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Uniform Civil Code and Fundamental Duties

Uniform Civil Code (UCC)

Article 44 of the Indian Constitution explicitly articulates the State’s commitment to working towards the establishment of a uniform civil code for all citizens across the nation. This provision operates as a directive principle, distinguishing it from a fundamental right. Notably, the use of the term “endeavour” within the article conveys an aspirational nature rather than imposing an obligatory mandate on the State.

The directive underscores the importance of striving for a uniform civil code, emphasizing uniformity in personal laws, yet it refrains from specifying the precise content or nature of such a code. Consequently, Article 44 outlines a guiding principle for the State to pursue the goal of a uniform civil code while allowing flexibility in its interpretation and implementation.

What is a UCC?

A Uniform Civil Code (UCC) refers to a standardized set of personal laws that would apply uniformly to all Indian citizens, irrespective of their religious beliefs or faith. These laws would govern various aspects such as marriage, divorce, inheritance, and adoption, ensuring a consistent legal framework across the nation.

The proposal for a Uniform Civil Code (UCC) in India entails the replacement of the current system of diverse personal laws based on religion and community with a unified set of laws applicable to all citizens regardless of their religious affiliations. However, the specific content and scope of such a code remain undefined and subject to ongoing debate and interpretation.

During the deliberations in the Constituent Assembly, Article 44, which pertains to the UCC, was the subject of extensive discussion. Proponents of the UCC argued that it would foster national unity and promote gender equality by ensuring uniform legal standards across religious communities. Conversely, some members voiced concerns regarding the potential infringement upon cultural and religious rights guaranteed under the Constitution.

Ultimately, Article 44 was included in the Directive Principles of State Policy as a compromise, acknowledging the aspiration for a common civil code while also respecting the diversity of cultural and religious practices in India.

Exception: Case of Goa

Goa is the only state in India that has a unified personal law applicable to all its citizens, regardless of religion. This code, known as the Goa Civil Code, 1961,or the Goa Family Law, was inherited from Portuguese colonial rule and was not challenged after Goa joined India.

Fundamental Duties

The Fundamental Duties of Indian citizens are enshrined in Part IV-A of the Indian Constitution, added through the 42nd Amendment Act in 1976. These duties serve as a moral and civic obligation for citizens to uphold the unity, integrity, and sovereignty of the nation. There are eleven Fundamental Duties listed under Article 51A, which are:

(a) To abide by the Constitution and respect its ideals and institutions: Citizens are obligated to uphold the Constitution and its principles, including democracy, equality, and secularism.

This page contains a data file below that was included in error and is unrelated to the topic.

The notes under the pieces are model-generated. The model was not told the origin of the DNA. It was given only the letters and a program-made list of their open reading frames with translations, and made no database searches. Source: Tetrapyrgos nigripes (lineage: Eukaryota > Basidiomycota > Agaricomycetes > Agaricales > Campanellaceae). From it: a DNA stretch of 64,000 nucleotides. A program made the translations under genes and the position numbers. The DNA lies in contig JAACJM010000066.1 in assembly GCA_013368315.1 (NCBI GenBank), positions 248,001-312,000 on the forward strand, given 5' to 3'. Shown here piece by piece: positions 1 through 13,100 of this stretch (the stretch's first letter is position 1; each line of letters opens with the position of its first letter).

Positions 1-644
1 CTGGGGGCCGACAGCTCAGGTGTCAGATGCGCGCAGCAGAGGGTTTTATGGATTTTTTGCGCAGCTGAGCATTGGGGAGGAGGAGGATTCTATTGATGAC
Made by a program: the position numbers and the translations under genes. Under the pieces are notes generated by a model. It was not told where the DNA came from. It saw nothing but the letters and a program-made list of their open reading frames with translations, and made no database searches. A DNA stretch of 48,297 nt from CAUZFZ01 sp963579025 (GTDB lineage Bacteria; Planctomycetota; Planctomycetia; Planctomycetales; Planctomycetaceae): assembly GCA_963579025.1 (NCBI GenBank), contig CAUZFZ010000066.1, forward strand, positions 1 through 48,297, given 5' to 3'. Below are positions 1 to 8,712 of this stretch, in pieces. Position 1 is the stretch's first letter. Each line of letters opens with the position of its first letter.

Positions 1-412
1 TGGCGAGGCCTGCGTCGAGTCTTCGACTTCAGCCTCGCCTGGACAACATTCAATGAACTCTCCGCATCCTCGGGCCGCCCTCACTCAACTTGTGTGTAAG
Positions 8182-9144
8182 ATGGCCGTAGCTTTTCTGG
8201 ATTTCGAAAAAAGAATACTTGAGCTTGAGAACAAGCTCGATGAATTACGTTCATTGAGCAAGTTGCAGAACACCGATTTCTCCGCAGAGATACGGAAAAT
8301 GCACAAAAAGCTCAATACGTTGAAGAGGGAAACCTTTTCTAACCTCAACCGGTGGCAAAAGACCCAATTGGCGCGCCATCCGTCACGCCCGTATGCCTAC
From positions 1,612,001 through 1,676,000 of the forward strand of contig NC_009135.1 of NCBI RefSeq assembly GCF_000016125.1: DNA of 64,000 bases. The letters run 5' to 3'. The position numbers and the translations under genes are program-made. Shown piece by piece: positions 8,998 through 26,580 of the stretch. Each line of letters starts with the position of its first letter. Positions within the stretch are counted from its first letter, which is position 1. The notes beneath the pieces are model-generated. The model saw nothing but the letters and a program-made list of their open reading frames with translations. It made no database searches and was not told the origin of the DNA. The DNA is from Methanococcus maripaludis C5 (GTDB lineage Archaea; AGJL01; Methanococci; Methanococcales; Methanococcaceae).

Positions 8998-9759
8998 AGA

(b) To cherish and follow the noble ideals that inspired India’s freedom struggle: This duty emphasizes the importance of honouring the sacrifices made by freedom fighters and working towards the ideals of justice, liberty, equality, and fraternity.

(c) To uphold and protect the sovereignty, unity, and integrity of India: Citizens are required to safeguard the sovereignty and territorial integrity of India and contribute towards maintaining national unity.

(d) To defend the country and render national service when called upon: It is the duty of citizens to defend the country when required, whether through military service or other forms of national service.

(e) To promote harmony and the spirit of common brotherhood amongst all the people of India transcending religious, linguistic, and regional or sectional diversities: This duty emphasizes fostering unity and brotherhood among all citizens, regardless of differences in religion, language, or region.

(f) To value and preserve the rich heritage of India’s composite culture: Citizens are encouraged to respect and preserve India’s diverse cultural heritage, promoting tolerance and understanding among different communities.

(g) To protect and improve the natural environment including forests, lakes, rivers, and wildlife, and to have compassion for living creatures: This duty underscores the importance of environmental conservation and treating all living beings with compassion.

(h) To develop the scientific temper, humanism, and the spirit of inquiry and reform: This duty encourages citizens to be critical thinkers and to question the world around them. It is important for citizens to be able to think rationally and to make informed decisions.

(i) To safeguard public property and to abjure violence: It is the duty of citizens to protect public property and renounce violence in all its forms, contributing to the maintenance of law and order and to work together to create a safe and peaceful society.

(j) To strive towards excellence in all spheres of individual and collective activity: This duty encourages citizens to pursue excellence in their personal and collective endeavours, contributing to the progress and development of the nation

(k) To provide opportunities for education to their children between the ages of six and fourteen years: Parents or guardians are mandated to ensure that children between the ages of six and fourteen years receive compulsory education, as per the Right to Education Act.

These Fundamental Duties serve as a moral compass for citizens, reminding them of their responsibilities towards the nation and society, complementing the rights granted by the Constitution.


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